• C-124C Globemaster II, 1965–1973
  • F-100D Super Sabre, 1973–1974
  • F-15A Eagle, 1986–1996
  • B-1B Lancer, 1996–2002
  • E-8C Joint STARS, 2002–present.

See also



  1. ^ The group uses the wing emblem with the group designation on the scroll. Air Force Instruction 84-105, Organizational Lineage, Honors and Heraldry, 19 March 2013, para 3.3.3
  2. ^ During World War II, Eighth Air Force also credited pilots with aircraft destroyed on the ground. Col Duncan, Lt Col Gallup, Maj Elder, Capt Compton, Capt Hartley, Capt Maguire, Capt Poindexter, Capt Tanner, Capt Tordoff, and Lt Auchincloss were credited with additional aircraft destroyed on the ground. Twenty-five other group pilots would be considered aces if their credits for aircraft destroyed on the ground were included.


  1. ^ a b Watkins, pp. 60–63
  2. ^ a b Rust & Hess, p. 9
  3. ^ a b c d e f g Maurer, Combat Units, pp. 233–234
  4. ^ Maurer, Combat Squadrons, p. 435
  5. ^ Maurer, Combat Squadrons, p. 436
  6. ^ Maurer, Combat Squadrons, p. 437
  7. ^ a b Rust & Hess, pp. 12–13
  8. ^ Rust & Hess, p. 11
  9. ^ This name honored General Kepner
  10. ^ Rust & Hess, pp. 28–31
  11. ^ Rust & Hess, pp. 41–42
  12. ^ Rust & Hess, p. 42
  13. ^ Rust & Hess, p. 43
  14. ^ Rust & Hess, pp. 50–51
  15. ^ Rust & Hess, p. 53
  16. ^ Newton & Senning, p. 616
  17. ^ Newton & Senning, pp. 613–614
  18. ^ Newton & Senning, pp. 614–615 (source says 25.99 due to one victory shared by three pilots credited as .33 to each)
  19. ^ Newton & Senning, pp. 615–616
  20. ^ Rust & Hess, P. 83
  21. ^ Scored four additional victories while serving with another group
  22. ^ Scored two additional victories while assigned to Fifteenth Air Force
  23. ^ a b c Station numbers in the UK are from Anderson


 This article incorporates public domain material from the Air Force Historical Research Agency website

  • Anderson, Capt. Barry (1985). Army Air Forces Stations: A Guide to the Stations Where U.S. Army Air Forces Personnel Served in the United Kingdom During World War II (PDF). Maxwell AFB, AL: Research Division, USAF Historical Research Center. Archived from the original (PDF) on 4 March 2016. Retrieved 7 July 2012.
  • Cornett, Lloyd H; Johnson, Mildred W (1980). A Handbook of Aerospace Defense Organization, 1946–1980 (PDF). Peterson AFB, CO: Office of History, Aerospace Defense Center.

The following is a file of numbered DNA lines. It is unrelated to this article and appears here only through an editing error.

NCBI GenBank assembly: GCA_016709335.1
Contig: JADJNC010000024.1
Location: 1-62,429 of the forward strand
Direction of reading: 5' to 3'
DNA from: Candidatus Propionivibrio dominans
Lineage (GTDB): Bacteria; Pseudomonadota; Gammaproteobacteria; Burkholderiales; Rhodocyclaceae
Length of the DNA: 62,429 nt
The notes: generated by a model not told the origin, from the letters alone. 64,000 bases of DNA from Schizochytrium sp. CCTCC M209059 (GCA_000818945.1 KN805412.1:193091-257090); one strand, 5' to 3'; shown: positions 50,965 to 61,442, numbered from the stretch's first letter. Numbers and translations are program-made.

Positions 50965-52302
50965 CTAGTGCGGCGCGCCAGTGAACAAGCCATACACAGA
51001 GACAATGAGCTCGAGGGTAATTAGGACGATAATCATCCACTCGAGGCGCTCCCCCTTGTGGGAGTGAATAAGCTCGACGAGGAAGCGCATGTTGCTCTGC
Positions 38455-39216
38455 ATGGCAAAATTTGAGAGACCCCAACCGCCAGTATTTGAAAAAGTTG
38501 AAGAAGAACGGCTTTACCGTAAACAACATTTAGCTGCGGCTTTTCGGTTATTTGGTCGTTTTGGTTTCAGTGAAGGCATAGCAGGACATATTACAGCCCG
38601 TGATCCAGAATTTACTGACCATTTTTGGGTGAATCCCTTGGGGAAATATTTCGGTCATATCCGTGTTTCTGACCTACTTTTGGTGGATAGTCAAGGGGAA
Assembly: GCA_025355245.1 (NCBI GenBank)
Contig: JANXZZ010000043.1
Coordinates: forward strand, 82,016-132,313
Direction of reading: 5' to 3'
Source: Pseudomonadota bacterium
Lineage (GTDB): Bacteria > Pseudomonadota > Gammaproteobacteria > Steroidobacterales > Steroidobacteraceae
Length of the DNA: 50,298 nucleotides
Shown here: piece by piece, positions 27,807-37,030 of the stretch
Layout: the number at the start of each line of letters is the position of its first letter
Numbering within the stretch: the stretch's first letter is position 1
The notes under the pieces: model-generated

• Cross, Graham E. (2001). Jonah's Feet are Dry: The Experience of the 353rd Fighter Group During WWII. Hadleigh, Suffolk, UK: Thunderbolt Publishing. ISBN 0-9541164-0-2.
  • Maurer, Maurer, ed. (1983) [1961]. Air Force Combat Units of World War II (PDF) (reprint ed.). Washington, DC: Office of Air Force History. ISBN 0-912799-02-1. LCCN 61060979.
  • Maurer, Maurer, ed. (1982) [1969]. Combat Squadrons of the Air Force, World War II (PDF) (reprint ed.). Washington, DC: Office of Air Force History. ISBN 0-405-12194-6. LCCN 70605402. OCLC 72556.
  • Newton, Wesley P., Jr. and Senning, Calvin F., (1963) USAF Credits for the Destruction of  Enemy Aircraft, World War II, USAF Historical Study No. 85
  • Rogers, Brian. (2005). United States Air Force Unit Designations Since 1978. Hinkley, UK: Midland Publications. ISBN 1-85780-197-0.
  • Rust, Kenn C.; Hess, William N. (1960). The Slybird Group: The 353rd Fighter Group on Escort and Ground Attack Operations. Drawings by Matt, Paul R. and Preston, John. Fallbrook, CA: Aero Publishers, Inc. ISBN 978-0-81689-762-9. LCCN 67027872.
  • Watkins, Robert (2008). Battle Colors: Insignia and Markings of the Eighth Air Force in World War II. Vol II (VIII) Fighter Command. Atglen, PA: Shiffer Publishing Ltd. ISBN 0-7643-2535-3.

External links

This page was last edited on 17 April 2020, at 01:32
Basis of this page is in Wikipedia. Text is available under the CC BY-SA 3.0 Unported License. Non-text media are available under their specified licenses. Wikipedia® is a registered trademark of the Wikimedia Foundation, Inc. WIKI 2 is an independent company and has no affiliation with Wikimedia Foundation.